(CNN) — The Justice Department on Friday asked the Supreme Court to take up an appeals court ruling that struck down a Trump-era federal ban on so-called bump stocks.
The request comes as the high court has repeatedly declined to disturb those rulings that favor the restriction on the device, including not considering a challenge to the federal ban in October. Bump stocks are attachments that essentially allow shooters to fire semiautomatic rifles continuously with one pull of the trigger.
“Like other machineguns, rifles modified with bump stocks are exceedingly dangerous; Congress prohibited the possession of such weapons for good reason.” US Solicitor General Elizabeth Prelogar wrote in the new filing with the Supreme Court. “The decision below contradicts the best interpretation of the statute, creates an acknowledged circuit conflict, and threatens significant harm to public safety.”
The January appellate court ruling concluded that the Bureau of Alcohol, Tobacco, Firearms and Explosives, ATF, did not have the authority to classify the devices as machine guns, a classification that had effectively banned them. But in the new filing, the Justice Department argued that prior to the ruling, three other appeals courts had upheld the bump stock regulation.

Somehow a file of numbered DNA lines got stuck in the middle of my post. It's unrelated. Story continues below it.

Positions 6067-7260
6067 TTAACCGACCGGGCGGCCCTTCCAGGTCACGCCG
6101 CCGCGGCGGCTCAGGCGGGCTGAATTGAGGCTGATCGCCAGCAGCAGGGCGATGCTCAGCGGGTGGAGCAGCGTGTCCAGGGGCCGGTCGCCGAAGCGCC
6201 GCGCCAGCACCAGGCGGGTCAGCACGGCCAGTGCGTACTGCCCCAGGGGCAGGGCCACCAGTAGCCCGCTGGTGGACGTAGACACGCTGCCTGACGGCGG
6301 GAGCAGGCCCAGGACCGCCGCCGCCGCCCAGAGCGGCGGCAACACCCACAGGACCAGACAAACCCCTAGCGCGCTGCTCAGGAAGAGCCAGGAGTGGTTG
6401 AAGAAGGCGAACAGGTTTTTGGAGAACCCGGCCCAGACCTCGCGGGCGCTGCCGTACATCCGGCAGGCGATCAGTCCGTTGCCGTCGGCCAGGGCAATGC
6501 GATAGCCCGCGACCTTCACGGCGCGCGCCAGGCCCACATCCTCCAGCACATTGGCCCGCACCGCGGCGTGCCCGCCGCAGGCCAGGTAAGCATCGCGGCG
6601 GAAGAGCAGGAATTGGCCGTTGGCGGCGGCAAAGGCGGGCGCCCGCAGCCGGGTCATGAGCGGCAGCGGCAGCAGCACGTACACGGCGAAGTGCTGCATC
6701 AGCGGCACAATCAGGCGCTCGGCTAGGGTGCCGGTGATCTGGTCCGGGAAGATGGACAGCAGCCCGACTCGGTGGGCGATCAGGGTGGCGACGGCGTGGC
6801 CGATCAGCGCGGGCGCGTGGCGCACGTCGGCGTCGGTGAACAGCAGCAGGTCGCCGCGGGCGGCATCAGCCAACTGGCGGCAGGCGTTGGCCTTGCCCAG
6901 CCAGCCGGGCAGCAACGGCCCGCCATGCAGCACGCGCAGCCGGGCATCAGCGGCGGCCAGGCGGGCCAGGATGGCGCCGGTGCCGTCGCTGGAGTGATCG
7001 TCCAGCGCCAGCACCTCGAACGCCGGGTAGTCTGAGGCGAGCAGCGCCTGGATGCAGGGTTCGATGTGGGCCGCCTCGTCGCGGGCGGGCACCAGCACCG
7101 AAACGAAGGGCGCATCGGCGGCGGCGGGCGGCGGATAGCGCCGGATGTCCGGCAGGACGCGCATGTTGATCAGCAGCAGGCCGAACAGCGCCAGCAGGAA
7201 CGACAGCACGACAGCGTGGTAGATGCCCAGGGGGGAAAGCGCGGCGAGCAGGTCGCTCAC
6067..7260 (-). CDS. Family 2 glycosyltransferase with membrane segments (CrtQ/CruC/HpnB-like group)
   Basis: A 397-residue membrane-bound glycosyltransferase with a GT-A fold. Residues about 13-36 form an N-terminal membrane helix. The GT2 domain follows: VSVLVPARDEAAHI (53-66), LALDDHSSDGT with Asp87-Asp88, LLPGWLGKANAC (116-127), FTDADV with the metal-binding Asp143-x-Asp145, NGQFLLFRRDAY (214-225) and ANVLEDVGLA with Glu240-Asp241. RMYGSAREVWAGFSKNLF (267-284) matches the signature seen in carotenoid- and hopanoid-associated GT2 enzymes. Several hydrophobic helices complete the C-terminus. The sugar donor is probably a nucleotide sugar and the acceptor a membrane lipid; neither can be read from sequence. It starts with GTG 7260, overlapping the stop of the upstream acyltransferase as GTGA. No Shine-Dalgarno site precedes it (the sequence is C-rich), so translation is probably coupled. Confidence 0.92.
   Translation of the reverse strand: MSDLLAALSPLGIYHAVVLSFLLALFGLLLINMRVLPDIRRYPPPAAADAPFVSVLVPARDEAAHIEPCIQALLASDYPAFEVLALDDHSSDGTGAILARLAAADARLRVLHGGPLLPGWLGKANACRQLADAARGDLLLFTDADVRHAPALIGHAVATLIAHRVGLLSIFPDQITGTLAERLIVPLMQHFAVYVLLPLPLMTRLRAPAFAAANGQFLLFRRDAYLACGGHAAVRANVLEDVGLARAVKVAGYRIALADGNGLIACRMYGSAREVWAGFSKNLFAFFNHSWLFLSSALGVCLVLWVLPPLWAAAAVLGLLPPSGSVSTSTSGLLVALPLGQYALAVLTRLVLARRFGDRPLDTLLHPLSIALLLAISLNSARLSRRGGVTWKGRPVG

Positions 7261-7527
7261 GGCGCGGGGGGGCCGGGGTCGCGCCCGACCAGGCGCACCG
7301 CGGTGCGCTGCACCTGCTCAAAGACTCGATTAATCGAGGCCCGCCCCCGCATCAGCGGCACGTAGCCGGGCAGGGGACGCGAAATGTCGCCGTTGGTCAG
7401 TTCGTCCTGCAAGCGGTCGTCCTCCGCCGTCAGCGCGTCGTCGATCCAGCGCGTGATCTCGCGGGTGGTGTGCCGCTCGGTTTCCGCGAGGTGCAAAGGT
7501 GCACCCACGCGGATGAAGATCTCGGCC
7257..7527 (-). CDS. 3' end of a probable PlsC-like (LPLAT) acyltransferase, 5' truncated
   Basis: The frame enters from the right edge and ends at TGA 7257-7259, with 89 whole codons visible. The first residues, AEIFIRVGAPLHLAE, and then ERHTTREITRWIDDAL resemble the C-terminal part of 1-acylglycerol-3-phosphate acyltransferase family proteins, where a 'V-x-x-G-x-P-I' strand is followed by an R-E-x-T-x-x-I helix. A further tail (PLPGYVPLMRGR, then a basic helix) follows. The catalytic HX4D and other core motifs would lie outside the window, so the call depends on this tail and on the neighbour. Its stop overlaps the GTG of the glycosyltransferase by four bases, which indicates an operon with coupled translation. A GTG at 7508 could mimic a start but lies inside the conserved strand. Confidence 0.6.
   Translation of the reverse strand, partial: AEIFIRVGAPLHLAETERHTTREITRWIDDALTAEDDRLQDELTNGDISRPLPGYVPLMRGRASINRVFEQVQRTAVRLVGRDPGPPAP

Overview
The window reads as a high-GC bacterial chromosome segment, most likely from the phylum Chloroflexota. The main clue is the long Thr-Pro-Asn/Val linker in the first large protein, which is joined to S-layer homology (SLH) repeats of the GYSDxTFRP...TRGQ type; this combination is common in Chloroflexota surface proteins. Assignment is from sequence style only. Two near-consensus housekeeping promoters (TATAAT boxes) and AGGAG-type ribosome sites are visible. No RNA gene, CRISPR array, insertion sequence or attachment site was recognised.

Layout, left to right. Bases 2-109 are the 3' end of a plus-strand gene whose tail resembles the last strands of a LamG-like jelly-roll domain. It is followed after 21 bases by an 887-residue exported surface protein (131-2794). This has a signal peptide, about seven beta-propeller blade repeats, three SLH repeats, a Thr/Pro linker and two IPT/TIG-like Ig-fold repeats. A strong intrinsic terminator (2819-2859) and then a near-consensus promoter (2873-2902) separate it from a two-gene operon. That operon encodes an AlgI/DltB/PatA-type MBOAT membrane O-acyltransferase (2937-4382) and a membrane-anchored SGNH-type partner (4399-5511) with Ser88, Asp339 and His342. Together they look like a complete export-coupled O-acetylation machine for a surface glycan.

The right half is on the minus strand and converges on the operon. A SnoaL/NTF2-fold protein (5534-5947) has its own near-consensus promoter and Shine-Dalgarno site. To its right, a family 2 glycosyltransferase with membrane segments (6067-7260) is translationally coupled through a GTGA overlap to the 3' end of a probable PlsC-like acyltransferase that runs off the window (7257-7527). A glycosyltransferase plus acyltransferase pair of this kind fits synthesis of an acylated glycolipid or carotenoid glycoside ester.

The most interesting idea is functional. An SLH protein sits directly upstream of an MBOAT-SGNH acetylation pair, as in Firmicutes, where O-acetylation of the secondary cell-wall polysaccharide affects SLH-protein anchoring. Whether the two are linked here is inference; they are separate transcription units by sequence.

In 2018, the ATF classified the devices as machine guns under the National Firearms Act after then-President Donald Trump ordered a review of bump stocks — which were used in the 2017 Las Vegas mass shooting a few months prior.
But the appellate majority in January argued that bump stocks were not covered by the law.
“A plain reading of the statutory language, paired with close consideration of the mechanics of a semi-automatic firearm, reveals that a bump stock is excluded from the technical definition of ‘machinegun’ set forth in the Gun Control Act and National Firearms Act,” Judge Jennifer Walker Elrod wrote in the majority’s opinion.
In 2010, the ATF had determined that bump stocks were merely accessories, or firearms parts — and therefore not regulated as a firearm.
But following the Las Vegas shooting that killed over 50 people and injured hundreds, the Justice Department said that the “devices allow a shooter of a semiautomatic firearm to initiate a continuous firing cycle with a single pull of the trigger,” similar to automatic rifles.